Comparative water relations and drought tolerance among alfalfa cultivars

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Bonner, Donald M.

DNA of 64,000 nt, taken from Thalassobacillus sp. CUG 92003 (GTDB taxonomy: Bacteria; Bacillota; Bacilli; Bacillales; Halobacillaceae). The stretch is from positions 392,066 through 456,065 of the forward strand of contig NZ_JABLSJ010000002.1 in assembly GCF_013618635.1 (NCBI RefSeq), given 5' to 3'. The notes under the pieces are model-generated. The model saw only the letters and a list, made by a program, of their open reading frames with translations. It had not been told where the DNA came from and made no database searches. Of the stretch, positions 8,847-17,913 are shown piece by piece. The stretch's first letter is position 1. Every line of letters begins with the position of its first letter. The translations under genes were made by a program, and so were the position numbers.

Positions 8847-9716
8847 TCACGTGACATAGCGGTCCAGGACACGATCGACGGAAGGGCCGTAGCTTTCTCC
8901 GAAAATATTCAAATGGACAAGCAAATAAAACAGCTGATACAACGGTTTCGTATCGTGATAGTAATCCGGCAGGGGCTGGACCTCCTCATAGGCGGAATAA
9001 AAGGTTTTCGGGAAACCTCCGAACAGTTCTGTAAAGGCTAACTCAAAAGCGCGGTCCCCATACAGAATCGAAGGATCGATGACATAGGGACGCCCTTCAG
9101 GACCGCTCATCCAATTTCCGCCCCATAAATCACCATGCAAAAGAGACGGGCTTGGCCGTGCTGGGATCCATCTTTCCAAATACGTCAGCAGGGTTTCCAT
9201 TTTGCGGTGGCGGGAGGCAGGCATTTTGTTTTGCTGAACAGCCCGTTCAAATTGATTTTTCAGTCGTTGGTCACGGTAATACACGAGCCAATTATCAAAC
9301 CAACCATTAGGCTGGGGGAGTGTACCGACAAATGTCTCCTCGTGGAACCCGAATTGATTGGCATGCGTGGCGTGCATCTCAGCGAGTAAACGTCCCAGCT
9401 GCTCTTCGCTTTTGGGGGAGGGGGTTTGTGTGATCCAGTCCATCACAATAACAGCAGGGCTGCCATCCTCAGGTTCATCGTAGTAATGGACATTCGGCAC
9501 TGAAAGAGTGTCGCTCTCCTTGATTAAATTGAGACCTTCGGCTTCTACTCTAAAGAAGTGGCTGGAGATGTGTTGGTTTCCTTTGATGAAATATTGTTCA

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This study examined several divergent alfalfa cultivars over a wide range of soil moisture conditions in controlled watering and natural (field) environments with the objective of characterizing potential differences in plant water relations, productivity and water usage. In addition, the effect of pre-stress conditioning on water relations during a subsequent drought was explored in terms of general impact and possible cultivar differences. A third objective was to evaluate relationships between parameters and yield a better understanding of general water relations in alfalfa. Several water relations parameters including relative water content, and total water, osmotic and turgor potentials were measured or calculated using both field-grown and container-grown alfalfa plants in 1991 and 1992. Aerial dry matter and root production, water usage and water use efficiency were also determined. Water application was controlled in the container-grown experiments to provide well-watered and droughted plant material for comparative measurements. Differences in water relations, productivity and water use between the alfalfa cultivars were revealed. Overall, there appeared to be a tradeoff between productivity and drought tolerance. Benefits of pre-stress conditioning were realized. Osmotic adjustment was determined to be a benefit of pre-stress conditioning, but this benefit was short-lived. Osmotic adjustment of over 0.4 MPa was shown to occur in droughted versus well-watered alfalfa and is likely an important drought tolerance characteristic. Relationships between water relations variables indicated that turgor pressure was generally lost below a leaf relative water content of 72% and a stem water potential of $-$1.76 MPa in moderately to severely drought stressed alfalfa. (Abstract shortened by UMI.)